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Selective enhancement of focused attention by Alpinia galanga in subjects with moderate caffeine consumption

Authors Srivastava S

Received 3 February 2018

Accepted for publication 11 May 2018

Published 6 September 2018 Volume 2018:10 Pages 43—49


Checked for plagiarism Yes

Review by Single-blind

Peer reviewer comments 3

Editor who approved publication: Professor Arthur Frankel

Video abstract presented by Shalini Srivastava.

Views: 281

Shalini Srivastava

Enovate Biolife, Wilmington, DE, USA

Introduction: The purpose of the secondary analysis of the data from the clinical trial “A Study to Evaluate Efficacy of IP on Alertness and Mental Fatigue” ( NCT02816827) was to investigate the effect of the Alpinia galanga proprietary extract E-AG-01 (EnXtra) on focused attention, in comparison with caffeine and placebo in moderate caffeine habitués.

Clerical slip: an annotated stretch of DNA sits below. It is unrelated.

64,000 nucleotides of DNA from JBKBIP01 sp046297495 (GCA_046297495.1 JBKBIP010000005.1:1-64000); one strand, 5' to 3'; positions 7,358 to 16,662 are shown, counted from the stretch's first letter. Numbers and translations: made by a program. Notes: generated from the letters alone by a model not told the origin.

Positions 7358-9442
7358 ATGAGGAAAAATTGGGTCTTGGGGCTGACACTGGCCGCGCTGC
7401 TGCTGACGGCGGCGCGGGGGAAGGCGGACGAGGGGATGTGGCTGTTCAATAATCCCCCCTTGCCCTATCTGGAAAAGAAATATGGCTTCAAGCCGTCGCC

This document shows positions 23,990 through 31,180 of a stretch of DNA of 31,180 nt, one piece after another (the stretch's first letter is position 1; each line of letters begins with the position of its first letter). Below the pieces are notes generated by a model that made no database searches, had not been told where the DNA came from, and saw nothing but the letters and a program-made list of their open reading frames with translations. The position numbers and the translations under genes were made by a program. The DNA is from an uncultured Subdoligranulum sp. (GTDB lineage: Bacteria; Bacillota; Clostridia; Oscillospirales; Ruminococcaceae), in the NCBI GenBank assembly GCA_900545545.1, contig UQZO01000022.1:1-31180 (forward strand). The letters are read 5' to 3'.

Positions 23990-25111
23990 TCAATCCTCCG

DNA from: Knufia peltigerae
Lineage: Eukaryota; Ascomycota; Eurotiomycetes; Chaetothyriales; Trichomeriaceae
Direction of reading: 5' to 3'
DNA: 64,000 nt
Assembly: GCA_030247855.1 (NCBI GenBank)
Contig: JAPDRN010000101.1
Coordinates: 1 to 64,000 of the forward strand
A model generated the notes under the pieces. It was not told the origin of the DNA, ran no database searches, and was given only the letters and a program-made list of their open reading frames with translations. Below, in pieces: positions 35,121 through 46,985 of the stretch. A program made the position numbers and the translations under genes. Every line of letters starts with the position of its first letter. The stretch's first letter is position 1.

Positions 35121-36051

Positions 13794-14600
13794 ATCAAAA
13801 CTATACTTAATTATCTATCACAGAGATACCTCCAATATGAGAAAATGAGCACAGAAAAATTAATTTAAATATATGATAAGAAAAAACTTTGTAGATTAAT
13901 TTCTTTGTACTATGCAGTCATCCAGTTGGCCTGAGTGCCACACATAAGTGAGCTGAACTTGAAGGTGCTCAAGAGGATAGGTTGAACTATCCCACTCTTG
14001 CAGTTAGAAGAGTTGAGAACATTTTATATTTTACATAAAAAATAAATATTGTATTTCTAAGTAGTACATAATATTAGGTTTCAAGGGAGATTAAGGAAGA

Participants and methods: A total of 59 caffeine-habituated healthy young adults (aged 18–40 years) with body-mass index of 18.5–25.0 kg/m2 were crossed over in four interventional groups: placebo, E-AG-01, caffeine, and a combination of caffeine and E-AG-01. All participants completed the attention-network test, which measures the accuracy and speed factors of the alerting, orienting, and executive-control networks.
Results: The results of accuracy parameters in terms of percentage-error rate showed a remarkable difference between E-AG-01 and the other treatment groups, wherein the error rate dropped by 1.63% (1 hour), 1.32% (3 hours), and 0.78% (5 hours) from baseline. The caffeine group demonstrated a decrease of 0.37% (1 hour) and 0.44% (3 hours), followed by an increase of 0.2% (5 hours), whereas the error rate of subjects in the caffeine + E-AG-01 group decreased by 0.24% (1 hour) and 0.26% (3 hours), followed by an increase of 0.2% at 5 hours. The placebo group exhibited an increase of 0.14% (3 hours) and 0.77% (5 hours).
Conclusion: These results show that E-AG-01 exhibited selectively enhanced focused attention to a higher extent in comparison with caffeine and placebo.

Keywords: accuracy, ANT, dietary supplement, error rate, energy drink, EnXtra, clinical trial

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